Matthew Turk

Matthew Turk

Assistant Professor of Information Sciences

University of Illinois

National Center for Supercomputing Applications

Biography

Matthew Turk is an assistant professor in the School of Information Sciences and also holds an appointment with the Department of Astronomy in the College of Liberal Arts and Sciences. His research is focused on how individuals interact with data and how that data is processed and understood.

At the University of Illinois, he leads the Data Exploration Lab and teaches in Data Visualization, Data Storytelling, and Computational Astrophysics.

Interests

  • Data Analysis
  • Data Visualization
  • Open Source Scientific Software
  • Astrophysical Computation

Education

  • PhD in Physics, 2009

    Stanford University

  • BA in Physics and Math, 2003

    Northwestern University

Interests

Data Representation

Data Viz

Storytelling

Sustainability

Collaboration

Scientific Computing

Experience

 
 
 
 
 

Assistant Professor

School of Information Sciences, University of Illinois

Sep 2016 – Present Illinois
 
 
 
 
 

Research Scientist

NCSA, University of Illinois

Jun 2014 – Aug 2016 Illinois
At the National Center for Supercomputing Applications, I built a research group to conceptualize, develop and understand tools for data exploration and visualization. In collaboration with others at the NCSA, I worked to advance the National Data Service and other initiatives.
 
 
 
 
 

Associate Research Scientist

Columbia University Astronomy

Jan 2014 – May 2014 New York City
Supported by the NSF SI2-SSE grant ACI-1339624 (proposal available here) I was an associate research scientist at Columbia.
 
 
 
 
 

NSF CI TraCS Postdoctoral Fellow

Columbia University Astronomy

Jan 2011 – Dec 2013 New York City
As part of the NSF CI TraCS fellowship program, I spent three years at the Columbia University Astronomy Department developing computational tools for astrophysical simulations in collaboration with Prof Greg Bryan.
 
 
 
 
 

Postdoctoral Scholar

University of California San Diego

Jul 2009 – Dec 2010 San Diego, CA
I worked as a postdoc with Prof Mike Norman at the Center for Astrophysics and Space Sciences at UCSD.
 
 
 
 
 

Graduate Student

KIPAC/SLAC, Stanford University

Aug 2004 – Jun 2009 Palo Alto, CA

Recent Posts

A Little Bit of Endianness

(Confession time: I did not even realize I was mildly-punning in that title.) Over the last few months, my hobby-time has mostly been focused on some reverse engineering of old DOS games I played as a kid.

yt: Internal and External Ecosystems

I think I’ve talked myself into proposing a big change in yt. I’m not the “boss” of yt, so it might not happen, but I’ve kind of worked up my courage to make a serious suggestion.

Loading data in yt: Can we make it better?

In this blogpost, I walk through the annoying bits about loading unknown data into yt.

Whole Tale: Exploration, Analysis and Reproducibility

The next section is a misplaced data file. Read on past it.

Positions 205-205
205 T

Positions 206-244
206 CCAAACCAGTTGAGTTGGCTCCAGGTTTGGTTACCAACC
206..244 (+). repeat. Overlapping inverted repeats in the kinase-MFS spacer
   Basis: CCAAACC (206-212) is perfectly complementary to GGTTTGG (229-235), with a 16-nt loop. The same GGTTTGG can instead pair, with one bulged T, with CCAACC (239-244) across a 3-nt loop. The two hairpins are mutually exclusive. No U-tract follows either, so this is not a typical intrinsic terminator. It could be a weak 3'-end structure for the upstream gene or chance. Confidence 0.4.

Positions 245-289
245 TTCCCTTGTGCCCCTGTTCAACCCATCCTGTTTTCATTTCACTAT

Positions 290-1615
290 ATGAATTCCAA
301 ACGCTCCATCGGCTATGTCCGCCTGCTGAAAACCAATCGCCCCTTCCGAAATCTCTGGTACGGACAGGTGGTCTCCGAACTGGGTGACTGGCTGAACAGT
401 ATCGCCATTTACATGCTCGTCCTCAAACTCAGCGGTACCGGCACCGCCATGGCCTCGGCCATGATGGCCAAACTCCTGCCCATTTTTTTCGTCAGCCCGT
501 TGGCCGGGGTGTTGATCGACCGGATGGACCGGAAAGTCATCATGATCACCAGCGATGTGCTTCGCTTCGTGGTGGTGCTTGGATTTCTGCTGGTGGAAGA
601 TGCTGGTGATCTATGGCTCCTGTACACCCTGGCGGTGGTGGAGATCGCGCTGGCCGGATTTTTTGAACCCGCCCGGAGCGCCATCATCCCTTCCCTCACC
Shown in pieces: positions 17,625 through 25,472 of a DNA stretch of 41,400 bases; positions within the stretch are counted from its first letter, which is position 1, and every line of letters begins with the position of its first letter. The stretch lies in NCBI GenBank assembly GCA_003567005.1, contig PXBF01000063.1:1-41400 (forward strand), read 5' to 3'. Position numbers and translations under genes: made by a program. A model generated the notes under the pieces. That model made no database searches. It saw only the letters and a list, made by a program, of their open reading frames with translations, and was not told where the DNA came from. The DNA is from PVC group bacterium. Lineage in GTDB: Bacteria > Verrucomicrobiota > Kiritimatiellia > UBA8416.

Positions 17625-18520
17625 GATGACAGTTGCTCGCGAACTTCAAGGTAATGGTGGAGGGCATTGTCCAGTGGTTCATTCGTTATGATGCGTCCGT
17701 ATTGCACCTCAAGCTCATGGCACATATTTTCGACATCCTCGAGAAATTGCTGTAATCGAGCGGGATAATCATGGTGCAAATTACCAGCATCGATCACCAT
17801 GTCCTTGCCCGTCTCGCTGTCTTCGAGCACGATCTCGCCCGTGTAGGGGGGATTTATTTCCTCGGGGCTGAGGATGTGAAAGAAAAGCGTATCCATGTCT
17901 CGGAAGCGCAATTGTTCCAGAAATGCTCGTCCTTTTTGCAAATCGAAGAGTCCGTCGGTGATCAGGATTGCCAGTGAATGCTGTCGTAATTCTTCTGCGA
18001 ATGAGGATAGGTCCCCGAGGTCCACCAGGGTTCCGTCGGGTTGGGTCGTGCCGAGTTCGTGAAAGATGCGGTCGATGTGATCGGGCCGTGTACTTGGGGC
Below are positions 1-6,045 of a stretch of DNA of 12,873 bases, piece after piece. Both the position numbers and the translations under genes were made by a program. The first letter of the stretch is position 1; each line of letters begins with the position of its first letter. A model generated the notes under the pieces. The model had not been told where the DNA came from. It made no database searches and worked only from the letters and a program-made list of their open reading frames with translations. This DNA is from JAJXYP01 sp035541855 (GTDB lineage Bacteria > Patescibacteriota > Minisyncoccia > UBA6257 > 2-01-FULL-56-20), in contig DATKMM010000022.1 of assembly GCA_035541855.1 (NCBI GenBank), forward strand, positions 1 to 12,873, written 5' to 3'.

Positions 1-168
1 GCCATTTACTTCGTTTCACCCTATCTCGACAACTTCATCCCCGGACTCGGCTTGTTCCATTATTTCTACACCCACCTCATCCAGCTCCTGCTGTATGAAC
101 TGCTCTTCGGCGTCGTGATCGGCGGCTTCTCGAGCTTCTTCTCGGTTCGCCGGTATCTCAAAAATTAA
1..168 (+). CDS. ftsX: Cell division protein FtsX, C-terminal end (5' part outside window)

What is this Whole Tale thing?
Whole Tale: Exploration, Analysis and Reproducibility

Kaitai Struct and Scientific Data

tl;dr: kaitai struct is awesome. File formats can be pretty annoying – especially when you figure them out through weird combinations of reverse-engineering, hand-me-down code and trial-and-error. What we’ve ended up with in yt is a bunch of data formats where the process of conducting the IO is all mixed up with the description of that IO.

Projects

yt

yt is an open-source python package for analyzing and visualizing volumetric data.

Crops in Silico

Crops in Silico is an integrative and multi-scale modeling platform to combine modeling efforts toward the generation of virtual crops, open and accessible to the global community.

Whole Tale

Whole Tale is an initiative to build a scalable, open source, web-based, multi-user platform for reproducible research.

Courses

Repositories and websites for courses I have taught.

IS590ADV - Spring 2019

Seminar on advanced or in-depth topics in data visualization

IS590DV - Fall 2018

Data Viz from Fall 2018

ASTR496 - Spring 2018

Introduction to Computational Astrophysics

IS590DV - Spring 2018

Data Viz from Spring 2018

Recent & Upcoming Talks

Interpretation, Grammar and Visualization

This talk explores some ideas about how to interpret volumetric data in an AI-focused way.

QMC-HAMM: Quick Research Overview

Brief overview of my interest in the QMC-HAMM project.

A Grammar of Volumetric Analysis

Sam and I talked about our work building a grammar for volumetric analysis. It features some D3js diagrams, which I think I will …

Getting Lost in Community Building

It’s really easy to get lost in community building.

OSHIW: NumFOCUS Sustainability

In this talk, I present a retrospective on the origins and goals of the NumFOCUS software sustainability project I was involved in in …

Recent Publications

Computing environments for reproducibility: Capturing the ``Whole Tale''

The act of sharing scientific knowledge is rapidly evolving away from traditional articles and presentations to the delivery of …

unyt: Handle, manipulate, and convert data with units in Python

Software that processes real-world data or that models a physical system must have some way of managing units. While simple approaches …

GAMER-2: a GPU-accelerated adaptive mesh refinement code -- accuracy, performance, and scalability

We present GAMER-2, a GPU-accelerated adaptive mesh refinement (AMR) code for astrophysics. It provides a rich set of features, …

Crops In Silico: Generating Virtual Crops Using an Integrative and Multi-scale Modeling Platform

Multi-scale models can facilitate whole plant simulations by linking gene networks, protein synthesis, metabolic pathways, physiology, …

grackle: a chemistry and cooling library for astrophysics

We present the grackle chemistry and cooling library for astrophysical simulations and models. grackle provides a treatment of …

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